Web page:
Henderson 099 (2)The alternative music scene in Auckland is surprisingly strong and although at times appearing hermetically sealed against the outside world, it flourishes in discrete self-contained units. There are no neon signs proclaiming ‘underground music found here’. If you visit Karangahape Road on the right night, deploying a seismometer to the footpath outside St Kevin’s Arcade, or to the walls of the Parisian Tie Factory, the readings will red-line. The digital spikes an indication of subterranean life. I love these basement venues and reclaiming them in the right way is an art form. The basements I refer to were once utilitarian storehouses from a bygone era, a monotoned boring past wearing walk shorts – now softened by memory. Now they emit a frisson of mystique and risk – alternative music lives here. A towering presence in this shadowy world is musician Jeff Henderson. Henderson 102The aptly named ‘Dreamville’ project came to my attention when Henderson appeared at the CJC in 2015 it floored me, the concept grounded in a reality we often overlook at our peril. The primal bubbling energy underpinning sound itself. The first time I heard ‘Dreamville Jazzmares’ the lineup was different – a quintet; reeds, vibes, guitar, upright bass and drums. Now, the album features an octet and for the Auckland release, Henderson added an extra horn and electric bass. While it is tempting to reference a Sun Ra band or perhaps Zorn’s Electric Masada, this is overwhelmingly a manifestation of Henderson’s originality. A gifted composer, talented musician and tongue in cheek visionary.Henderson 105While the careful listener may initially find a lot that feels familiar, the familiar is illusionary, snatches of past and future, wearing clothes made of mist. The relationship to other projects is in the end superficial. This is an important original work and there is no mistaking that. When listening to the Auckland release an additional realisation struck me. Rhythm is the dominant force in Henderson’s compositions. His deeply woven rhythms extend way beyond the drums and percussion (there are two drummers – at times three). Here every instrument is rhythmically charged under his guidance. During the live performance in Auckland Henderson often picked up a bright red parade bass drum. As he tapped out rhythms on the side or accented beats behind the complex interwoven traps drummers, a marvelous polyrhythmic effect occurred. An effect heard in Polynesian drumming. The beats, strums, wails and chords often falling in step – primal morse – dot-dash-dah in myriad combinations.Henderson 104

The Dreamsville Wellington recording band is:  Jeff Henderson (alto, baritone, c-melody saxophones, voice, bass drum), Bridget Kelly (tenor saxophone, clarinet, bass clarinet), Gerard Crewdson (trumpet, trombone, tuba, voice), Daniel Beban (guitar), Julian Taylor (guitar), Tom Callwood (acoustic, electric bass), Joe McCallum (drums, Percussion), Anthony Donaldson (drums). This is a suite that lends itself to variation and interpretation like few others. Kelly and Crewdson worked well with Henderson, creating a cohesive multi-horn dialogue, rich in texture and fulsome. Having two drummers, two guitars, and a strong doubling bass player, gave the contrast and gut punch required.Henderson 107The Auckland band were; Jeff Henderson (alto, c-melody, baritone saxes, voice, bass drum), Jim Langabeer (alto flute, sopranino, tenor, soprano saxes), Liz Stokes (trumpet, trombone), Tom Rodwell (guitar), Phil Dryson (guitar, voice), Tom Callwood (electric bass), Eamon Edmunson (upright bass), Anthony Donaldson (drums, percussion), Chris O’Connor (drums, percussion). Although different, this was a rich heady brew – the composition loosened, but always guided by Henderson’s astute hand. His method of guiding the composition riveting to onlookers, his signals unusual but effective, call and response signalling a new direction. An entire language developed – a conduction that could lengthen, shorten or guide a musician towards untapped zones.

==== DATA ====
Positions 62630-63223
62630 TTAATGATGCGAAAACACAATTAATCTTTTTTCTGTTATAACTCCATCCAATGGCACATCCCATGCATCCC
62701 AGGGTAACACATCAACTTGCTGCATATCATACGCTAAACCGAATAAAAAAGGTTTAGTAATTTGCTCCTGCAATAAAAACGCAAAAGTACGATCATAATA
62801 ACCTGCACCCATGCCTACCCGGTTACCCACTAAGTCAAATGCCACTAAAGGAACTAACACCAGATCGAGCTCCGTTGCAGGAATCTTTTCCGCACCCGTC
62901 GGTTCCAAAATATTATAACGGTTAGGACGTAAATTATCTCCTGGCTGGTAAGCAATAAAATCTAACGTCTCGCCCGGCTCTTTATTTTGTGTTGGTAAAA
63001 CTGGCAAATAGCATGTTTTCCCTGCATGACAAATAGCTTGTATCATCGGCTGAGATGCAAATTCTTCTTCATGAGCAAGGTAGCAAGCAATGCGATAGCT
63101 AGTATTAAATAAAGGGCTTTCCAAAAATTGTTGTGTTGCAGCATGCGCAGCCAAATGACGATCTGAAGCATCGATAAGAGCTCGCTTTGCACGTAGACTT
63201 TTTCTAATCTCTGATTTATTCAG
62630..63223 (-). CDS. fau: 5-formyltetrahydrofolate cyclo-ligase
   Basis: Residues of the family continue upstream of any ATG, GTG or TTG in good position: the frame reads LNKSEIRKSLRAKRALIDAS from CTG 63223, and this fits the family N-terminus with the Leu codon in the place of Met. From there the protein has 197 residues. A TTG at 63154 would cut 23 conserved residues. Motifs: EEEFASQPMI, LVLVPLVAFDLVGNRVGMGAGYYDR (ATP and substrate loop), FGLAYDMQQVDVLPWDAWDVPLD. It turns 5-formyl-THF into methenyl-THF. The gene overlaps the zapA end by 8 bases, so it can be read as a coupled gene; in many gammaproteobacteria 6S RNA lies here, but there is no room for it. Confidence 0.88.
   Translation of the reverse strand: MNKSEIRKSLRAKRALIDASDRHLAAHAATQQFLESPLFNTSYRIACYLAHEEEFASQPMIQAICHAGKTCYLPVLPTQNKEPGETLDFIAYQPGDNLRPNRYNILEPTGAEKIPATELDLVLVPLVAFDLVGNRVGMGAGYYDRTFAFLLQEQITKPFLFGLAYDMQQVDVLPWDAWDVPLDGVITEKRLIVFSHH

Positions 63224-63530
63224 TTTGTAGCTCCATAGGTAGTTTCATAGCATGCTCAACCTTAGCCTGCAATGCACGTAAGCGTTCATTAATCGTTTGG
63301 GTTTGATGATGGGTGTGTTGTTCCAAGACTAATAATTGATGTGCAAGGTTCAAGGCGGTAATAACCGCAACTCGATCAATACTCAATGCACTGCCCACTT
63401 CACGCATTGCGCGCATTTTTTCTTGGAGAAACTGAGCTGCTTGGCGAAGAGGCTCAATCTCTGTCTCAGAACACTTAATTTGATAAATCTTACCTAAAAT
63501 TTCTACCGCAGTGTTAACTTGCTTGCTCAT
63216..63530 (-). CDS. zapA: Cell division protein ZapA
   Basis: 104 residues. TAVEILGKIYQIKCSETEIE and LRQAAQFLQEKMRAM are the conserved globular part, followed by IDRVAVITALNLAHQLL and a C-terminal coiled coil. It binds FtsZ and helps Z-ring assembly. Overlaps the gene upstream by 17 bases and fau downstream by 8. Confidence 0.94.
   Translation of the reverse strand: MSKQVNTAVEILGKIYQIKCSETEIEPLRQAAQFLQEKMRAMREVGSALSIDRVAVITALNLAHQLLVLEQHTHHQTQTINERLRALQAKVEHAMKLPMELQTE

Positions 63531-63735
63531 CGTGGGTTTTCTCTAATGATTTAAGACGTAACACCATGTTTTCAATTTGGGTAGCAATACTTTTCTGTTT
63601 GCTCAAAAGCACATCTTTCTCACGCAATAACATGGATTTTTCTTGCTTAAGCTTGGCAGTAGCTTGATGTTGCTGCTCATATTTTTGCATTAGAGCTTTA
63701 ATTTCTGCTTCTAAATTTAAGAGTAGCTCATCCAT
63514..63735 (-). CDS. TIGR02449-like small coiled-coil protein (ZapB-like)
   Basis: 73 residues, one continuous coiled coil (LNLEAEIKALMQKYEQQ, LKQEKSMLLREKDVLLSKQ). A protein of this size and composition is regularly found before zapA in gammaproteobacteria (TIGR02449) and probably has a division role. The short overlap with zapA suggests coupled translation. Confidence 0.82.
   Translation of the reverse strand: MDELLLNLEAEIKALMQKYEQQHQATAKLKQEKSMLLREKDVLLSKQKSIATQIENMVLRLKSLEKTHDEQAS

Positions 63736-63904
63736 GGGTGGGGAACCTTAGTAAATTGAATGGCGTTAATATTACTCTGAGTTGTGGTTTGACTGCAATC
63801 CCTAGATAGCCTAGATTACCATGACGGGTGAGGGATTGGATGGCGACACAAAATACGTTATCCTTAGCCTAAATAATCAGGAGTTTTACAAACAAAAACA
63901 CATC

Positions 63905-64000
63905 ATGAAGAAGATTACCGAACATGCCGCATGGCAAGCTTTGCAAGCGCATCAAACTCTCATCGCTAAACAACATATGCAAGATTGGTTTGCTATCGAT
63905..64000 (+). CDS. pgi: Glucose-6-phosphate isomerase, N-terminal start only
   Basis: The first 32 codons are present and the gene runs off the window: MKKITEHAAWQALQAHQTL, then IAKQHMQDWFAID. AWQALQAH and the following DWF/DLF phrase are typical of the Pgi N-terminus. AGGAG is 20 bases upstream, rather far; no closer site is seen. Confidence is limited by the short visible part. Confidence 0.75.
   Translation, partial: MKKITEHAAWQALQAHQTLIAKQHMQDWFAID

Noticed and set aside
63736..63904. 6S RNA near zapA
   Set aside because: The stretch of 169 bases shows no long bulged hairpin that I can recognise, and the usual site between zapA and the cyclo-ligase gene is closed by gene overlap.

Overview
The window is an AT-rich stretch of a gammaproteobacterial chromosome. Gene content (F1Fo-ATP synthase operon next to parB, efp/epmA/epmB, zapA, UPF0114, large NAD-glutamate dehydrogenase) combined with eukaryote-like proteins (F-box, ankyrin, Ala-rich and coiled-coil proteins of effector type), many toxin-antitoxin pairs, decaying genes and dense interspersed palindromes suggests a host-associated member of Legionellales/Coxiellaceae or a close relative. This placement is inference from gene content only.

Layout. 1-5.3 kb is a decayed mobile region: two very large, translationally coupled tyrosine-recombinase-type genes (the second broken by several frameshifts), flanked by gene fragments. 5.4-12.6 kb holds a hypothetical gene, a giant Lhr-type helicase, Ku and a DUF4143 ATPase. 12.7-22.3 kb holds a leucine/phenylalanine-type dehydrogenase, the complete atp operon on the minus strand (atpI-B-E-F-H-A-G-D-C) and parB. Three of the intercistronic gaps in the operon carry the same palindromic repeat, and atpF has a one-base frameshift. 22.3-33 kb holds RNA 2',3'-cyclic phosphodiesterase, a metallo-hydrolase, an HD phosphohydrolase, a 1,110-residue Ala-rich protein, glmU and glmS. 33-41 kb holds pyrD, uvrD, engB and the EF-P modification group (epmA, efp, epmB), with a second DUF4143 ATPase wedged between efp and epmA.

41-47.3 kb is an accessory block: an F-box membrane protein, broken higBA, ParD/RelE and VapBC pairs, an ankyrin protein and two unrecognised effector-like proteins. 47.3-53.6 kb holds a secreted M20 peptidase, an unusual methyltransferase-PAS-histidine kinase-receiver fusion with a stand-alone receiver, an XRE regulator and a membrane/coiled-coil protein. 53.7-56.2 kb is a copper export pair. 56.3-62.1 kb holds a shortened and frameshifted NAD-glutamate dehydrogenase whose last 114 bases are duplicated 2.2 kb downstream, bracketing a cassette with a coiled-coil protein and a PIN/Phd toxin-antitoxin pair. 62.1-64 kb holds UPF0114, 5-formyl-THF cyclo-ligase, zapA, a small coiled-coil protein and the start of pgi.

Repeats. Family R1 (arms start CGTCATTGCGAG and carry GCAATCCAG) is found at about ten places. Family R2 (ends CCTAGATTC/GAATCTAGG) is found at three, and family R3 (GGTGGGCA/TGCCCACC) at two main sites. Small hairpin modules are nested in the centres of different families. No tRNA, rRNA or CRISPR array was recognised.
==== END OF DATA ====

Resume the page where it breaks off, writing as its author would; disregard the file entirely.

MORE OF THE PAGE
Henderson 099 (1)

My favourite signal his use of voice – eerie otherworldly high pitched vocal phrases – mimicking instruments, some of which have not yet been invented, strangely beautiful, deeply human. Langabeers alto flute was the counterweight, earthy, sonorous, but his sopranino was freed from gravity (at times he played multiphonics on tenor or played two horns at once). Everyone gave their best – exhausted as they were afterwards.

The album is selling out fast but copies can be obtained or ordered from Henderson in Auckland or in Wellington from Slow Boat Records or Rough Peel. It is also available on Bandcamp at iiiirecords.bandcamp.com. I strongly advise ordering the double CD as it is a thing of beauty, the size of a penguin paperback. The artwork was created by band member Gerard Crewdson, a multi-talented artist, and musician. The images are simply exquisite with a subtle disquiet lurking behind the peaceful overarching beauty. Here I am minded of the engravings of John Buckland Wright (a New Zealand born illustrator and engraver who attained considerable fame in 1930’s London). The live gig took place in the Wine Cellar on the 23rd June 2016.

 

 

Beyond category, CJC Creative Jazz Club gigs, experimental improvised music